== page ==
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Smoke v. National Electric Carbon Products

February 9, 2007


The opinion of the court was delivered by: Judge Munley


Before the court for disposition is the defendants' motion to dismiss Defendants Gary Johnson, Ashley Frances and Jack Carson from this case involving allegations of sexual and religious harassment in the workplace. The motion seeks to have the individual defendants dismissed. The matter has been fully briefed and is ripe for disposition. Background*fn1

Defendant National Electric Carbon Products, Inc. ("National") is a corporation located in East Stroudsburg, Pennsylvania. (Compl. ¶ 2). Defendant hired plaintiff on December 17, 1973. (Compl. ¶ 16). National promoted plaintiff to Manager of Human Relations in 1994 and to Co-Site Director in January 2001. (Id.).

Plaintiff asserts that Gary Johnson, who served as Fabrication Manager of National, called him disparaging names and used lewd remarks knowing that, in light of plaintiff's religious beliefs, such language made him uncomfortable because of its sexual nature. (Compl. ¶ 19). Plaintiff requested that Johnson stop the remarks, but he did not. Plaintiff complained to his immediate supervisor Jack Carson. (Compl. ¶¶ 20-21).

Approximately two and a half months after complaining, plaintiff's superiors informed him that he and Carson would have to learn to work together. (Compl. ¶ 23). No further action was taken on plaintiff's complaint. (Id.).

At a management meeting attended by the plaintiff, sexist comments were made as well as comments/jokes regarding religion. (Compl. ¶¶ 25-26). Some of these comments were made by Defendant Ashley Frances, President of Brush Manufacturing and Defendant Johnson's direct supervisor. (Compl. ¶ 26). Defendant Frances made a comment degrading plaintiff's religion, that is Jehovah's Witness. (Compl. ¶ 27). Such comments continued at other meetings and in the workplace. Plaintiff advised Defendant Carson, director of Human Relations, that he was uncomfortable with the various conversations about sex and religion. (Compl. ¶ 32). Defendant Carson refused to take any action regarding the behavior. (Compl. ¶ 33).

Plaintiff was subjected to the harassment every day. Eventually, the harassment became so severe that it affected plaintiff's emotional and mental state. (Compl. ¶¶ 38-39). Plaintiff asserts that the harassment from Defendants Johnson and Frances affected his health to such a degree that he was thus forced to stop working involuntarily on June 14, 2004. (Compl. ¶ 40, ¶ 46).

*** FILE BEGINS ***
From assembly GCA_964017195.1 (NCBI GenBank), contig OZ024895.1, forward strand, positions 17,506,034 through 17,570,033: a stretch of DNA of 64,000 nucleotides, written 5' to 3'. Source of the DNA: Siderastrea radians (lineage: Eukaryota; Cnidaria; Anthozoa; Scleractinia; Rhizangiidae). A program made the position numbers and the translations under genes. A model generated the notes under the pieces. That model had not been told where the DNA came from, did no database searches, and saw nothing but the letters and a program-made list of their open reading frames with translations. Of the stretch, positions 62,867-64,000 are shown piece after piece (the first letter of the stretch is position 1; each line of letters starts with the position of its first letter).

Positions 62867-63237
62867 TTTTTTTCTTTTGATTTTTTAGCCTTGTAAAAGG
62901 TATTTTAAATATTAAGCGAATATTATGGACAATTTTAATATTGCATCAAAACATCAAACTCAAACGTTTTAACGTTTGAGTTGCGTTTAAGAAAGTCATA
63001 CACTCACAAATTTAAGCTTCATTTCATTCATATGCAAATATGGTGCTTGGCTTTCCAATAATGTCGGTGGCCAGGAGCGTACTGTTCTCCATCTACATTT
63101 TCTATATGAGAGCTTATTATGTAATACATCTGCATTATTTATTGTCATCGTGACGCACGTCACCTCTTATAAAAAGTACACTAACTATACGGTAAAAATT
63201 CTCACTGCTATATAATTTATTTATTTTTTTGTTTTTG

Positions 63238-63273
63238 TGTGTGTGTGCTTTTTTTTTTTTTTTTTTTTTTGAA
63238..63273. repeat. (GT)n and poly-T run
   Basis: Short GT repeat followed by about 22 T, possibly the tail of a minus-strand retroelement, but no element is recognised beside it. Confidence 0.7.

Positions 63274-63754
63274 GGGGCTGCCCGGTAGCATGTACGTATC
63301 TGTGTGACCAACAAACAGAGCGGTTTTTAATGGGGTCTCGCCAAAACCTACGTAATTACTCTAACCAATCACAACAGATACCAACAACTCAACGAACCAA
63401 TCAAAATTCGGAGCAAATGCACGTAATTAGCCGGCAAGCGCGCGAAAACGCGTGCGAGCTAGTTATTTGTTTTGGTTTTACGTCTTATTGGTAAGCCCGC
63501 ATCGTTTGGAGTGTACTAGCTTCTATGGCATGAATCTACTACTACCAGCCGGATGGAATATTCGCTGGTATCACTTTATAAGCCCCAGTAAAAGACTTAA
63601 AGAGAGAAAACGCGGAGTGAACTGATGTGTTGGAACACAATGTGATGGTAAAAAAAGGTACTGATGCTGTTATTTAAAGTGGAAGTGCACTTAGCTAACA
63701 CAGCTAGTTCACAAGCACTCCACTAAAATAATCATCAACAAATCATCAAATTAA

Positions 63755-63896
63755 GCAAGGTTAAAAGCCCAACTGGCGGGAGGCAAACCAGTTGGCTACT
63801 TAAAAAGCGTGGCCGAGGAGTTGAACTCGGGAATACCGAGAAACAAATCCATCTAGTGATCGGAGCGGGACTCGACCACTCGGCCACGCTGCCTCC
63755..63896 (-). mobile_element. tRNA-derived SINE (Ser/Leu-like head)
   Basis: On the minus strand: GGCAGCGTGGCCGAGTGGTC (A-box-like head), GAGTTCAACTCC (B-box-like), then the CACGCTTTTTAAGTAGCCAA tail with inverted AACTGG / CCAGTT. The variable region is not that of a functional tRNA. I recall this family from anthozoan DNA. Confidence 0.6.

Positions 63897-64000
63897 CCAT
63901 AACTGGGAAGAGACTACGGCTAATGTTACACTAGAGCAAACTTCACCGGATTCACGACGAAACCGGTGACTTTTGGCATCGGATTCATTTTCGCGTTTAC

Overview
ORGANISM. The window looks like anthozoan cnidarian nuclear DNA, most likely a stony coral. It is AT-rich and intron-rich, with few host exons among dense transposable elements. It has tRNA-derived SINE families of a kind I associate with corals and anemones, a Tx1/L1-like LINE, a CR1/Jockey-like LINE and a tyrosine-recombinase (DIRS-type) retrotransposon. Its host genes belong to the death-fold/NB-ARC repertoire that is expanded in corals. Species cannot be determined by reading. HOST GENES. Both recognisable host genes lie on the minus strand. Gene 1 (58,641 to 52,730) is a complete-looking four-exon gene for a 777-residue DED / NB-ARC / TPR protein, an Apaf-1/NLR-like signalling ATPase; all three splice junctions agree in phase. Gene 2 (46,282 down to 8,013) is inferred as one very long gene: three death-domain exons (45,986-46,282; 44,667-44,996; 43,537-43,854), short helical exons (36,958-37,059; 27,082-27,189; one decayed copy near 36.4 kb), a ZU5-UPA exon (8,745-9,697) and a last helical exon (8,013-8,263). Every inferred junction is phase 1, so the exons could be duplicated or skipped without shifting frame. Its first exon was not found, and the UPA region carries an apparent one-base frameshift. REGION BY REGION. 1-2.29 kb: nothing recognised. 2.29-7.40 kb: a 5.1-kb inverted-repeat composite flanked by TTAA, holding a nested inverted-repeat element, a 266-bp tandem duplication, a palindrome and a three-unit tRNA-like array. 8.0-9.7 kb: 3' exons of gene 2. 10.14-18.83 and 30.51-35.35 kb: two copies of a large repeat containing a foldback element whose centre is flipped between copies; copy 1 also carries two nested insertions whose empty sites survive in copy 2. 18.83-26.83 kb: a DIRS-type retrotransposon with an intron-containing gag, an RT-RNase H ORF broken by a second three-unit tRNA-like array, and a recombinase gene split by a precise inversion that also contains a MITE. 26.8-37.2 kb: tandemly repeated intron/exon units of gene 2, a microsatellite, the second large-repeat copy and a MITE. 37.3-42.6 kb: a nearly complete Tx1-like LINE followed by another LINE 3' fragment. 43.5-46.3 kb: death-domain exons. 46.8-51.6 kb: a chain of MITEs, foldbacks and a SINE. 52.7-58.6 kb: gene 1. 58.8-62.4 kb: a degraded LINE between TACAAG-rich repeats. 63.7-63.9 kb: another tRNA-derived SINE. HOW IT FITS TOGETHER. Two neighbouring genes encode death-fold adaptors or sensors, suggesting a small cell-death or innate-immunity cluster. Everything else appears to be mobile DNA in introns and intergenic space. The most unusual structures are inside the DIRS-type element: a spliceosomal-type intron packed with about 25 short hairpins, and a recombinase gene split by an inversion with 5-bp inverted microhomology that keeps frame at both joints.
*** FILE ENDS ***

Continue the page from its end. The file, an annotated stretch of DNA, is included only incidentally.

Subsequently, plaintiff filed the instant cause of action seeking relief under the Pennsylvania Human Relations Act (hereinafter "PHRA"), 43 PENN. CONS. STAT. § 951, et seq. and Title VII of the Civil Rights Act of 1964, 42 U.S.C. § 2000e, et seq. (hereinafter "Title VII").*fn2 The individual defendants have filed a motion seeking dismissal from this action pursuant to rule 12(b)(6) of the Federal Rules of Civil Procedure bringing the case to its present posture.


As this case is brought pursuant to Title VII for employment discrimination we have jurisdiction under 28 U.S.C. § 1331 ("The district courts shall have original jurisdiction of all civil actions arising under the Constitution, laws, or treaties of the United States.") We have supplemental jurisdiction over the plaintiff's state law PHRA claims pursuant to 28 U.S.C. § 1367.

Standard of Review

When a 12(b)(6) motion is filed, the sufficiency of a complaint's allegations are tested. The issue is whether the facts alleged in the complaint, if true, support a claim upon which relief can be granted. In deciding a 12(b)(6) motion, the court must accept as true all factual allegations in the complaint and give the pleader the benefit of all reasonable inferences that can fairly be drawn therefrom, and view them in the light most favorable to the plaintiff. Morse v. Lower Merion Sch. Dist., 132 F.3d 902, 906 (3d Cir. 1997).


Defendants raise two issues in their motion to dismiss. First, they assert that the individual defendants should be dismissed because the plaintiff has not exhausted his administrative remedies with respect to them. Second, they argue that the individual defendants cannot be held liable under the PHRA because the plaintiff alleges no facts in support of his claim that these individuals aided or abetted acts of ...

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